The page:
afrol News, 5 January - From the poorest parts of Africa to the more industrialised countries in the north and south, Africans make their donations for Asia's tsunami victims. Mozambique made a US$ 100,000 "symbolic" donation, Nigeria gave US$ 1 million, South Africa's Red Cross today launched a fundraising drive, following Uganda, Mozambique, Namibia, Seychelles and Kenya. Also the AU, Algeria, Egypt and Libya have contributed significantly.
Mozambique is one of the world's poorest countries, where a large majority of the population lives in misery. With poverty comes the exposure to natural disasters, as Mozambique's catastrophic floods of 2000 had strongly demonstrated. Mozambique thus became the centre of attention of international solidarity.
Now, the Mozambican government felt, it is payback time. Referring to the great efforts in aiding Mozambicans in 2000, the government already on 29 December donated US$ 100,000 to the Red Cross' tsunami aid appeal, saying the amount was "symbolic". Since that, Mozambican citizens and institutions have participated in a fundraising effort never before experienced in the poor country's history.
Not only Mozambique was quick to respond to this enormous disaster. Also the African Union (AU) within the first days after the tsunami had donated US$ 100,000 to a relief operation outside the African continent - one of the first-ever actions of this kind by the AU. The Union, whose contribution was modest, was internationally praised for its demonstration of solidarity while Africa remains in so much need.
Also in the relatively richer North Africa, governments were quick to respond. The governments of Algeria and Libya immediately donated US$ 2 million each to humanitarian works in Sri Lanka, Indonesia, the Maldives and Thailand. Further, the Egyptian Red Crescent Society sent a plane with medicine and other aid worth US$ 81,000 as initial step.
During the last few days, African solidarity with the tsunami victims has even extended. The Red Cross societies in countries such as Uganda, Mozambique, Namibia, Seychelles and Kenya have launched fundraising appeals to support the needs of the affected countries. Among these affected countries are also Somalia, Kenya, Tanzania, Seychelles and Madagascar.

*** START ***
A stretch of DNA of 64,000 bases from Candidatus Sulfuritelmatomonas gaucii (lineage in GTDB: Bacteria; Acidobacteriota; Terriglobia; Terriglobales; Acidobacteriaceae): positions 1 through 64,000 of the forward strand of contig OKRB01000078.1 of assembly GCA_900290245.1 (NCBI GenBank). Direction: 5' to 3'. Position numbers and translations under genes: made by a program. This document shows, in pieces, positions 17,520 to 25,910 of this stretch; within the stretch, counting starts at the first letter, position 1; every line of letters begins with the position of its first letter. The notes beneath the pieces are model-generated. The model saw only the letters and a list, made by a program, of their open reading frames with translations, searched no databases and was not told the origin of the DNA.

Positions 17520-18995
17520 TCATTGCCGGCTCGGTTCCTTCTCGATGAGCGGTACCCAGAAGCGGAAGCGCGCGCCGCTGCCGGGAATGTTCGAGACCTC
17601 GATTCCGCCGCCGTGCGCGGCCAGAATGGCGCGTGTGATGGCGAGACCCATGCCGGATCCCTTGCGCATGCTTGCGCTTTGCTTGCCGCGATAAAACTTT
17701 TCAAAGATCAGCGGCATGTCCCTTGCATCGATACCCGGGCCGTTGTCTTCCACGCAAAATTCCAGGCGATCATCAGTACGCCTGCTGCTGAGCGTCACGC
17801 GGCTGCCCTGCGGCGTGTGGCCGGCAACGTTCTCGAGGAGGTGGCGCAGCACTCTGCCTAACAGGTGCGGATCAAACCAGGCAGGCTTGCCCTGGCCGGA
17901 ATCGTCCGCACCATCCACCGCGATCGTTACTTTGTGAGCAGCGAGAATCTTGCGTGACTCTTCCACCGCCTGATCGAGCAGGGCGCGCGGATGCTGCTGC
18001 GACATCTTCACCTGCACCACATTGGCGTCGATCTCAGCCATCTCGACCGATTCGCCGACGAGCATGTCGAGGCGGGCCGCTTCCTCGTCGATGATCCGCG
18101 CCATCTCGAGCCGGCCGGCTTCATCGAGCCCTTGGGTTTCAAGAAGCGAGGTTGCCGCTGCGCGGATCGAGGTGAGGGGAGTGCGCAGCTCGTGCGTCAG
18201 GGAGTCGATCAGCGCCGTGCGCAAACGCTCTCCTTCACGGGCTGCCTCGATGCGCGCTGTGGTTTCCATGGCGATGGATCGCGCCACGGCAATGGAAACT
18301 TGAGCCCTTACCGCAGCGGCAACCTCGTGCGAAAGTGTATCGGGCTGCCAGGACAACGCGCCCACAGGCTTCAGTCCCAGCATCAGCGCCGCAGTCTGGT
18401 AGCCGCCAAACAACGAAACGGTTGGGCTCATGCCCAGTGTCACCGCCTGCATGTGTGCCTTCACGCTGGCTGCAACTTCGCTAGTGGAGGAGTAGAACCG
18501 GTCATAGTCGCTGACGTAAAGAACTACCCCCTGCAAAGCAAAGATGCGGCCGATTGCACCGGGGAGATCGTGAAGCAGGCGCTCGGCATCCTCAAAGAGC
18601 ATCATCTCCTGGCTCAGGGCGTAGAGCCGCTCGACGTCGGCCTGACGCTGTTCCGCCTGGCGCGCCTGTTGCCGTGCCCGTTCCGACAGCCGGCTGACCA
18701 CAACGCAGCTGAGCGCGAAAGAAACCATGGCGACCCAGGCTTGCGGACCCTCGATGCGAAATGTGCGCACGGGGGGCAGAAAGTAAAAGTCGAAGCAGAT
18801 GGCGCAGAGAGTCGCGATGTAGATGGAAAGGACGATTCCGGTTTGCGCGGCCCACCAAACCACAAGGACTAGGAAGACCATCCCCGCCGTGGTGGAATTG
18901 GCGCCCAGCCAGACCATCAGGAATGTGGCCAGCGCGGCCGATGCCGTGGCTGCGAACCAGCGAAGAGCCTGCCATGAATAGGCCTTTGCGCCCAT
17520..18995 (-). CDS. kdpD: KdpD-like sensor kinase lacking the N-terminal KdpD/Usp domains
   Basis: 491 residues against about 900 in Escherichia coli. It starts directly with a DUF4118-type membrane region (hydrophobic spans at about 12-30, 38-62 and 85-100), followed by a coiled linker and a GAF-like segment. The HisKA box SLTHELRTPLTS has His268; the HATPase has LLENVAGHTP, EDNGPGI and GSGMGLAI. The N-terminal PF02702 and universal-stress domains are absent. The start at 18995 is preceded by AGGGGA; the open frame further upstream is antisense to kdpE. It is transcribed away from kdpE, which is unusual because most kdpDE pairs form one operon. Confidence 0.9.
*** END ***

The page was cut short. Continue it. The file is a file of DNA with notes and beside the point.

Today, the Red Cross society in South Africa has launched a fundraising drive to raise rand 10 million (US$ 1.7 million) for the tsunami victims in South East Asia and Africa. "We were greatly touched by the moving and terrifying scenes of destruction on television, but the overwhelming numbers of the affected people, especially the death toll compels us to play a part," said Lesley Mondo, Secretary-General of South Africa's Red Cross.
There has already been an enormous response among South Africans. "Our office in Cape Town has been inundated with phone calls from people who want to help in whatever way they can," said Mr Mondo. He indicated that since the launch of this initiative, they have so far received nearly rand 2 million and are receiving an average of 30-40 calls per hour.
The head of the Red Cross' regional delegation in Southern Africa, Françoise Le Goff, expressed her applause for the large efforts made in the region to help Asian tsunami victims. "We are humbled by such initiatives from Red Cross societies in Southern Africa region that are mobilising resources to assist the affected families in Asia against a background of enormous social and economic difficulties in their own countries but the emotions and solidarity shown by African people are beyond their limited resources," said Ms Le Goff.
Also the government of South Africa this week took an active role in providing help to the tsunami hit region. On Monday, an inter-ministerial committee was established to coordinate South African aid. A South African delegation led by the Health Minister Manto Tshabalala-Msimang last night left for Jakarta, Indonesia, en route to attend an international donor conference to aid victims.
- Thus far countries that have asked for aid from South Africa include the Maldives, Sri Lanka and Thailand and have asked for urgent assistance in the provision of purified drinking water, blankets, waste disposal as well as food, the government said in a statement today. Pretoria expects to announce a government donation to the tsunami victims within short.
The same response is now even coming from the government of Nigeria, a country where more than half of the population lives in extreme poverty. President Olusegun Obasanjo yesterday set up a national committee to raise funds, following the example of South Africa. Nigeria has by now contributed US$ 1 million to a UN fund coordinating the tsunami relief work.
President Obasanjo today urged all Nigerians to contribute generously to the national fundraising efforts. His political foe, former presidential candidate Muhammadu Buhari, already has made a donation of naira 100,000 (US$ 760) to the fund established for Asia's tsunami victims.
In an appeal, Mr Buhari said that Africans were now obliged to share the little they have in this opportunity to show international solidarity. "It is simply not right to always hide behind our poverty to refuse to do things which our conscience beckons us to do," Mr Buhari told the Abuja-based 'Daily Trust'. "It is not necessarily the quantum of contribution that matters in our case. It is more the readiness and spirit," he added.
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